Author: Stanley Crouch

  • Atlanta Reconstructed

    1981 Village Voice article by Stanley Crouch about Atlanta

    In mass murder as well as in war, the great darkness of death can often inspire a sentimentality that distorts our perception of the intricate human struggles that preceded and will prevail beyond the body count. Such is the case of Atlanta, a city in which the grand ideals of democracy and the mid­night oil […]

  • Into Africa

    Stanley Crouch reports from Africa in a 1985 Village Voice article

    Where the Heat Comes From Africa is one of the centerpieces of fantasy in our time. Its ambiguity and variety have always challenged the imagination, partly through dark and brutal acts, partly through a vitality that interweaves the subtle and the sizzling. Though Africa’s cooperation fueled the Atlantic slave trade, though its conquest stands as […]

  • Michael Jackson: Man in the Mirror

    1987 Village Voice article by Stanley Crouch about Michael Jackson

    Because Afro-Americans have presented challenges to one order or another almost as long as they have been here, fear and contempt have frequently influenced the way black behavior is assessed. The controversy over Michael Jackson is the most recent example, resulting in a good number of jokes, articles in this periodical and others, and even […]

  • Bernie Goetz: The Black Community at Gunpoint

    1985 Village Voice article by Stanley Crouch on Bernie Goetz

    “I, The Jury” The Bernhard Goetz affair is but part of a remarkable confluence of events, all of which illustrate the rage, indifference, corruption, arro­gance, and hysteria surrounding crime in this city and this nation. This clairvoyant shootist has been called the father of a new rainbow coalition, since his support initially dissolved racial lines. […]

  • Laughin’ Louis Armstrong

    1978 Village Voice article by Stanley Crouch about Louis Armstrong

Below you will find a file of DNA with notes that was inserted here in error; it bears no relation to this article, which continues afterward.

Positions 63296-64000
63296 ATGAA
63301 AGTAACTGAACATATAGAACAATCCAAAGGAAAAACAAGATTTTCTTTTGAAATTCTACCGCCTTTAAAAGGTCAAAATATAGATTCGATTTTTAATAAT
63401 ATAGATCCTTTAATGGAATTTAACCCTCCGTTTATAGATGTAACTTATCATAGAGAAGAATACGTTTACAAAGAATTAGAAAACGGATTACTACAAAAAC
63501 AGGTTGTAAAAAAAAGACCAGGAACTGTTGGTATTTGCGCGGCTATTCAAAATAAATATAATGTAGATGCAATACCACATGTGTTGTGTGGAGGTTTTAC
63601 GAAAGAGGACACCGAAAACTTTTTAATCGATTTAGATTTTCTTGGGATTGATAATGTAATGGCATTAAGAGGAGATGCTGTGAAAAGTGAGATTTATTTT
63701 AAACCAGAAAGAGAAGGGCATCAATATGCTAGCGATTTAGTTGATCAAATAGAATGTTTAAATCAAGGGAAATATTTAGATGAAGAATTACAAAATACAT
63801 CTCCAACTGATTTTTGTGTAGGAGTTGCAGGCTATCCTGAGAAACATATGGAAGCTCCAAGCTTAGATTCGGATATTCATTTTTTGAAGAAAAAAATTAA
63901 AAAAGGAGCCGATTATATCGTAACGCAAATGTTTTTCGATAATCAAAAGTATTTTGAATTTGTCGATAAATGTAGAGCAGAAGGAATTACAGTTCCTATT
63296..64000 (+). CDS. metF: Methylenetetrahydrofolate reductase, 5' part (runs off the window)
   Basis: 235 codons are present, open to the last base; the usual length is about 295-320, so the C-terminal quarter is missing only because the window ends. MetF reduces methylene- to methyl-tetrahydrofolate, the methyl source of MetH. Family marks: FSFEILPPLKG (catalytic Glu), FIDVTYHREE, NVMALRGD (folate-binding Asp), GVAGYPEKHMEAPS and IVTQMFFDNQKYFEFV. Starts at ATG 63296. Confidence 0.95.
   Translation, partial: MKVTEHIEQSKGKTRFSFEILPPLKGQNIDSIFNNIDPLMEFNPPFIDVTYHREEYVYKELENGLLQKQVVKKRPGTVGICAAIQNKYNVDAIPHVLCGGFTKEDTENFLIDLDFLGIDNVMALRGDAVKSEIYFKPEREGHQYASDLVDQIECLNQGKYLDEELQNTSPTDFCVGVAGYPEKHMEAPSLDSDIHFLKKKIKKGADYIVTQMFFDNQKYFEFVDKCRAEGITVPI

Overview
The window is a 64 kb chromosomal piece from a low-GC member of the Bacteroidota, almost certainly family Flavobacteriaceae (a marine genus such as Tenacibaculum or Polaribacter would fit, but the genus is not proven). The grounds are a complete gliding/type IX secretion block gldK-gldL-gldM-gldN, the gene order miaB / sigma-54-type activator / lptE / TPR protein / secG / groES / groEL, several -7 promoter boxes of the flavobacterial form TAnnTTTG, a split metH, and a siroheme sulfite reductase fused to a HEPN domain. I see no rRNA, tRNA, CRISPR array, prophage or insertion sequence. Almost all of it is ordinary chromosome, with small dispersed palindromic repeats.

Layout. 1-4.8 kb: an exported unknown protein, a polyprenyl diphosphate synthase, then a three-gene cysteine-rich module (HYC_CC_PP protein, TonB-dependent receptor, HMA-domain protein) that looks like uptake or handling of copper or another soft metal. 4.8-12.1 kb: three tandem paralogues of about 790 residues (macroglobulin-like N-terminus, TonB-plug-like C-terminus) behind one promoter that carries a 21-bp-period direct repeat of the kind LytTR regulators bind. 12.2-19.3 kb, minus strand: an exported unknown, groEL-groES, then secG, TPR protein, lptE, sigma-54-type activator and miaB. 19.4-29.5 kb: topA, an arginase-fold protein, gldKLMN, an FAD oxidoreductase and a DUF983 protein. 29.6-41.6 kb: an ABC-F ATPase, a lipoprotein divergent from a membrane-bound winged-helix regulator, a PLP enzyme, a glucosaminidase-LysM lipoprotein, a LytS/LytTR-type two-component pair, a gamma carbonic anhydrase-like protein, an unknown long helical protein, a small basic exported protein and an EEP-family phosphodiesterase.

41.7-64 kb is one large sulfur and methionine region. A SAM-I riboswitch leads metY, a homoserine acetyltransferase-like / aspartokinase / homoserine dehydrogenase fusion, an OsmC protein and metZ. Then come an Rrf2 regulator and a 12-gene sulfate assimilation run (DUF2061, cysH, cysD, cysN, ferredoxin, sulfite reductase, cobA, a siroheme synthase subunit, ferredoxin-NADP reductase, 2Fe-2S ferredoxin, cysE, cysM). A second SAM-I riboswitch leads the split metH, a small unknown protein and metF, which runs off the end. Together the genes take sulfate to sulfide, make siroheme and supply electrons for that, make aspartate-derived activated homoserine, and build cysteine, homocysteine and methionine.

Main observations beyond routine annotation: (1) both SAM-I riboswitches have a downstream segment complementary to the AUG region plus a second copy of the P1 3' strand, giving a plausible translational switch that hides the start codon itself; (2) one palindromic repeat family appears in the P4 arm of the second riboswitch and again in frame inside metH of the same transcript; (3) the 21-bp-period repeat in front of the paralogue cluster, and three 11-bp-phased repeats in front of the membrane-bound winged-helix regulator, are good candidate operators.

It was quite a long time before I discovered that Louis Armstrong was a genius. In fact, it was quite a while before I knew what to make of him at all. Born in 1945, I grew up with television. That meant growing up on Louis Armstrong, who was a favored guest on talk and […]

  • James Baldwin: The Rage of Race

    By 1963, when he pub­lished The Fire Next Time, James Baldwin’s writing had become al­most exclusively polemi­cal, foreshadowing the narrowing of black com­mentary into strident prosecution or spiteful apology. Considered the intellectual component of the Civil Rights movement, Baldwin was a seminal influence on the subsequent era of regression in which Stokely Carmi­chael, Rap Brown, […]

  • Black Music: Bringing Atlantis Up to the Top

    Black Music: A Special Section …the rhythm is so hip that it can comple­ment all that intellectual shit that’s been going on, which is cool to a point.  —George Clinton to Chip Stern One of the great problems of the develop­ment of jazz over the last 20 years is that the aesthetic battles engendered by […]

  • Do the Race Thing: Spike Lee’s Afro-Fascist Chic

    The problems Spike Lee and his new film, Do the Right Thing, represent cannot be discussed outside the con­text of contemporary Afro-American media success and the reemergence of black power thinking. But a good place to begin is Brooklyn on June 5, the evening that Lee and Robert Townsend of Hollywood Shuffle were given tribute […]

  • Nationalism of Fools

    1985 Village Voice article by Stanley Crouch on Louis Farrakhan and the nation of Islam

    Nationalism of Fools There again were the black suits and red ties, the bodyguards in blue uniforms, the women in white, the aloof cast of the eyes and the earthly manner: the Nation of Islam. Twenty-five years ago it was Malcolm X’s show, though he could never have filled Madison Square Garden. On October 7, […]